Manufacturers working with suppliers have to carefully monitor purchases to ensure the final product meets the necessary quality and safety standards consumers demand. When a problem is detected during inventory management processes, a company must work with partners to fix the mistake or find a new vendor.
Some errors, however, are harder to find and won't be brought to a manufacturer's attention until after the merchandise makes it to market. Air bag problems, for example, often hide until the worst happens. Money CNN recently reported an auto recall due to faulty airbags has been expanded.
Cars with airbags from supplier Takata are the products in question. The safety devices have been found to explode when activated during an accident. So far, the National Highway Traffic Safety Administration traced nine deaths to the products in the U.S. Consumers should return potentially dangerous car models and manufacturers need to find new solutions to keep their customers safe.
The Takata airbag problem was detected Spring 2013, according to Bankrate. In 2015, the recall encompassed 26 million cars manufactured by more than a dozen different companies. At first, the problem was mostly found in older models, but in 2016, regulators said newer models may be at risk. This prompted Volkswagen and Daimler to recall 1.5 million cars and vans, including more recent products.
This is the largest auto recall in history. Some say the problem is so big, it's highlighted a few problems with the data exchange between business partners, consumers and regulations. In the four years since the trouble was detected, problematic vehicles are still discovered in the supply chain. Ford, for example, was forced to issue two separate recalls due to previously unrecognized causes for concern.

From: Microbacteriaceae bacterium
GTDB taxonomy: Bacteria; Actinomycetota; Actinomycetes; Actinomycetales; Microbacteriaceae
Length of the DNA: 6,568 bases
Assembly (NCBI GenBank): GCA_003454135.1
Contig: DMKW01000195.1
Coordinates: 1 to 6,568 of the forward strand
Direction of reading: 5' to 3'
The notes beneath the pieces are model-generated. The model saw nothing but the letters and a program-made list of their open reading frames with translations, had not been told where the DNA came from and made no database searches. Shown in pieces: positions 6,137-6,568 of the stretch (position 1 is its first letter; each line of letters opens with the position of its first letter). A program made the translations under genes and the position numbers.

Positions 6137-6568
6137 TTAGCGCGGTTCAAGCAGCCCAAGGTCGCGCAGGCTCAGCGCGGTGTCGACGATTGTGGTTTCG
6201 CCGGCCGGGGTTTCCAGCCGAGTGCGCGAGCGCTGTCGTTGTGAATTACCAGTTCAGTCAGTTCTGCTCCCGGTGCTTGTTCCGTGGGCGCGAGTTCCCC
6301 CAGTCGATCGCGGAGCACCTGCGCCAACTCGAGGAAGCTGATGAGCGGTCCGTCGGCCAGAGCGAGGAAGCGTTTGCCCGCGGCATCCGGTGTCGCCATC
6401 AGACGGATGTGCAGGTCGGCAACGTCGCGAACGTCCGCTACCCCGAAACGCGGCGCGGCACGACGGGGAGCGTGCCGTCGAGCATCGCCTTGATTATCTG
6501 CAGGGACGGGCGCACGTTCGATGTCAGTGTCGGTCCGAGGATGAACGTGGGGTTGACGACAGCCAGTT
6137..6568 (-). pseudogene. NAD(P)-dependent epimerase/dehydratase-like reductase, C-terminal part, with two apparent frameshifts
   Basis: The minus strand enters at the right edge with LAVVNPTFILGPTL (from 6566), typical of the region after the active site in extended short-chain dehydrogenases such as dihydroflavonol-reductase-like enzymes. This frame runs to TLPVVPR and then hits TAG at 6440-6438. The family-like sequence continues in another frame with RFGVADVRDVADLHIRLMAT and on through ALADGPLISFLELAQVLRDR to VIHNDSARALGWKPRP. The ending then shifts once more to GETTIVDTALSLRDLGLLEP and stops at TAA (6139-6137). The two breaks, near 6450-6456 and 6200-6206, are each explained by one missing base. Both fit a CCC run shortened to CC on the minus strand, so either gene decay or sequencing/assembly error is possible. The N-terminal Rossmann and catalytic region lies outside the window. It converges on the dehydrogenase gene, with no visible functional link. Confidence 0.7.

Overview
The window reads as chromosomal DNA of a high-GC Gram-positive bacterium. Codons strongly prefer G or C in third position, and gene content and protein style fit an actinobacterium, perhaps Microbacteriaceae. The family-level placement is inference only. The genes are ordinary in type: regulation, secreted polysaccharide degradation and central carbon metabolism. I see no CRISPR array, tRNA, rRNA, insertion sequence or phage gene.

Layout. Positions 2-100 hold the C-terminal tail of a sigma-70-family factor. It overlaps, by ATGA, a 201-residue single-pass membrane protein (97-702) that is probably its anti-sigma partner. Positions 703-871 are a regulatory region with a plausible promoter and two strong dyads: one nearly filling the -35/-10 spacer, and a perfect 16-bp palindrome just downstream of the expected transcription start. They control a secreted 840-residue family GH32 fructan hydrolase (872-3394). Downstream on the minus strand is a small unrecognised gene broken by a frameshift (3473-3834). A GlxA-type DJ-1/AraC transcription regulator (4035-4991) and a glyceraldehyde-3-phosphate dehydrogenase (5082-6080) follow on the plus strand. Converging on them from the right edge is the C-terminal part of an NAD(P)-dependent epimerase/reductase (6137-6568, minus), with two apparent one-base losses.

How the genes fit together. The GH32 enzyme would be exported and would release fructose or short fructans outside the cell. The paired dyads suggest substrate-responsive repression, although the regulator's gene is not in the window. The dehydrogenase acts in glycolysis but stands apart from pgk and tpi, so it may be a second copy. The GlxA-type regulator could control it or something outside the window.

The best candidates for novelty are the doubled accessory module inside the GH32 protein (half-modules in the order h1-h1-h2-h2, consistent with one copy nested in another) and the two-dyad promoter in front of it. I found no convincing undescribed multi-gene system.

Ideally, if consumers report a problem or regulators demand a recall the manufacturer should have a record of all products possibly affected that can be shared with all invested parties.
Consumers should be made instantly aware when a purchase places them in danger. The New York Times described how this recall made many consumers nervous, and the fact that it's been going on for years with more problems constantly being brought to the public's attention isn't helping.
The more information available to consumers, the better. The NHTSA provides auto buyers with information to learn if their vehicle is at risk. It's best, however, if the manufacturer contacts its customers itself. This displays transparency and the desire for businesses to prioritize consumer safety.
Proper data collection solutions create records businesses can share with customers and regulators. Problems with airbags are not always the fault of the manufacturer. The Coalition Against Insurance Fraud said many dishonest auto shops remove or disable airbags, putting drivers at risk. The crime isn't noticed until there is an accident - if at all - and a complete manufacturing record prevents blame from falling on the original company.
A major responsibility of supply chain logistics management is monitoring each touch point in distribution and use and detecting where problems occur. If the manufacturer is not the culprit, sharing data collection results with regulators may prevent future litigation.
The recent airbag recall is so huge, some manufacturer are not ready to fix the problem. Many consumers return their vehicles and have to wait weeks for replacement parts. Automakers need to find resources for new airbag equipment to keep their current clientele.
When a supplier proves troublesome, it's important to have alternatives at the ready. Shop floors should share supply information with company buyers and other relevant departments through automated data collection systems so mistakes with vendor materials are detected as fast as possible. Records should provide decision-makers with a complete history and research on other suppliers. Companies need details at the ready to make the best choices for their consumers' satisfaction and safety.
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